Environmental threats on the rise as costly geopolitical problems loom as well.

After a record-breaking year for natural disasters in America, Lahaina will be vying for recovery assistance from the Federal Emergency Management Agency amid growing geopolitical threats and within a bitterly partisan political climate.

So far this year, President Joe Biden has issued 69 major disaster declarations in the United States, including the fire in Lahaina, which is the largest number of such events in more than a decade.

By contrast there were 47 in 2022, 58 in 2021, and fewer than 62 in each of the preceding years since 2012. (There were more than 100 declared in 2020 but that was because each state was individually granted emergency relief because of the coronavirus pandemic.) The all-time high was in 2011, when 99 major disasters were declared by the Obama administration because of a tornado “super outbreak” that spawned more than 300 twisters in April and ravaged much of the southeast.

The string of recent natural disasters is racking up a huge price tag, with the National Center for Environmental Information, which is part of the National Oceanic and Atmospheric Administration, reporting recently that the U.S. has suffered 25 separate weather-related incidents this year, each with losses of over $1 billion, including floods, severe storms, tornadoes, a tropical cyclone and a hurricane, as well as the wildfire in Lahaina.

But FEMA’s original congressionally authorized budget for disaster relief in fiscal year 2024, which runs from Oct. 1, 2023 to Sept. 1, 2024, was only $20 billion — less than the costs of the weather-related disasters alone.

Supplemental funding from Congress has been necessary to make up for the yawning deficit, including the fire in Lahaina, for which additional money had to be appropriated after the events occurred. This has happened regularly in recent years, with supplemental appropriations frequently being larger than the original budgeted appropriation, according to William L. Painter, a specialist in Homeland Security and Appropriations at the Congressional Research Service.

The federal government has spent between $400 billion and $500 billion on disasters of various kinds in the past five to six years, according to analyst Christopher Currie, a director in the General Accountability Office’s Homeland Security and Justice team, who is a specialist in emergency management and disaster response and recovery.

“There’s definitely a trend toward larger and larger disasters, and they are more frequent,” Currie said in an interview, adding that essential infrastructure has become more complicated, making repairs and recovery even most costly.

Reconstruction projects can take years, he said, noting that FEMA is still engaged in projects in New Orleans caused by Hurricane Katrina in 2005 and in Puerto Rico, which was hit by Hurricane Maria in 2017.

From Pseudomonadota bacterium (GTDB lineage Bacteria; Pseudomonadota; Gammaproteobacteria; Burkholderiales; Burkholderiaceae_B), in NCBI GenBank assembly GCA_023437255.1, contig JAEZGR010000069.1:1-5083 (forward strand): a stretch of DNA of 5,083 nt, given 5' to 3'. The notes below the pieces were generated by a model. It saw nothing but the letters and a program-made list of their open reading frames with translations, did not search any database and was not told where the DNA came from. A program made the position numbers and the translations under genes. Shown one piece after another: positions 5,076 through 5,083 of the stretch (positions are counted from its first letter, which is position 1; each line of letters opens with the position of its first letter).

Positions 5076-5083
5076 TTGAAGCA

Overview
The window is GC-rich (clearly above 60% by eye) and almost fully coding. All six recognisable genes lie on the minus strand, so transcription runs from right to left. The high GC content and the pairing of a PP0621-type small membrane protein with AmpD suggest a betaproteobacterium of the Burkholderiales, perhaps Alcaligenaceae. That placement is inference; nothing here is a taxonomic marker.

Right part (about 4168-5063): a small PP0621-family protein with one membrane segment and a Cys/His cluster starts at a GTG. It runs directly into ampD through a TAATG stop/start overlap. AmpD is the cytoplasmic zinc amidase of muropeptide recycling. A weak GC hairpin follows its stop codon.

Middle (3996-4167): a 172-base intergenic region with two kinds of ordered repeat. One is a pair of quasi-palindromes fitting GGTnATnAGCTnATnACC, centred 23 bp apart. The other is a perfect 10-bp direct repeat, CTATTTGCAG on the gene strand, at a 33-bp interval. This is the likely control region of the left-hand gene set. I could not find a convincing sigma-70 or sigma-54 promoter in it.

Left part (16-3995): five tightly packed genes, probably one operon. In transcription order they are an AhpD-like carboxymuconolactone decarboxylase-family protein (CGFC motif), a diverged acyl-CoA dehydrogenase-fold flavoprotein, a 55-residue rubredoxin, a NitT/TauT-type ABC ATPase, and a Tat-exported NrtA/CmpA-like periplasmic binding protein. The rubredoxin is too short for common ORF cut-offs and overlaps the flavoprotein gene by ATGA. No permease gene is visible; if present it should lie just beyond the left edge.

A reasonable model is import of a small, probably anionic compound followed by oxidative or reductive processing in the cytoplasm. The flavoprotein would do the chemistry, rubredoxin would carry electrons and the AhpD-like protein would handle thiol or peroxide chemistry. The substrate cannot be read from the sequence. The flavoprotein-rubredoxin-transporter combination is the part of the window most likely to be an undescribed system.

FEMA still has “hundreds and hundreds of disasters that are in some stage of recovery,” he said.

The human toll has also been high this year. Nationwide, at least 464 people were killed in storms or weather events in 2023, according to NOAA. The largest loss of life was in Lahaina, where at least 100 people died in the deadliest wildfire in modern history.

But other communities also lost lives. Hurricane Idalia, which hit Florida in August, resulted in at least four deaths, including a man killed in a weather-related car crash, a wind-surfer who disappeared off the coast and two people killed by falling trees. Two people drowned in the floods in Vermont that same month.

A Strain On FEMA

FEMA is the thin-stretched national disaster agency that is tasked with addressing all these needs. Its financial strain came into sharp focus in October after Rep. Kevin McCarthy, then-speaker of the U.S. House, secured some $16 billion in supplemental funding, which included money for Lahaina, and then found himself pitched out of office because eight recalcitrant fellow Republicans voted him out with the assistance of the entire Democratic party. He has been replaced as speaker by Rep. Mike Johnson of Louisiana, a relative neophyte in Congress whose level of support for Hawaii and for disaster needs is still unknown.

House Speaker Kevin McCarthy, shown here with U.S. Rep. Jill Tokuda, had pledged in September that he would get additional recovery assistance money for the island. His effort succeeded but he was subsequently ousted from his job. (David Croxford/Civil Beat/2023)

FEMA is being asked to handle other problems as well. It was a lead agency in the nation’s response to the Covid emergency. It is also being asked to help handle the influx of immigrants at the southern border, housing and sheltering them elsewhere in the country, dispensing some $364 million for that purpose this year.

Some observers are wondering if FEMA is being asked to do too much at a time that its workload from natural disasters is rising.

“FEMA has experienced growing responsibilities and expanding mission sets amid its severe staffing shortages in existing recovery operations,” said U.S. Rep. Anthony D’Esposito, a Republican who represents Long Island, at a hearing in July on FEMA’s future. “I am worried that FEMA is becoming a de facto damage control agency.”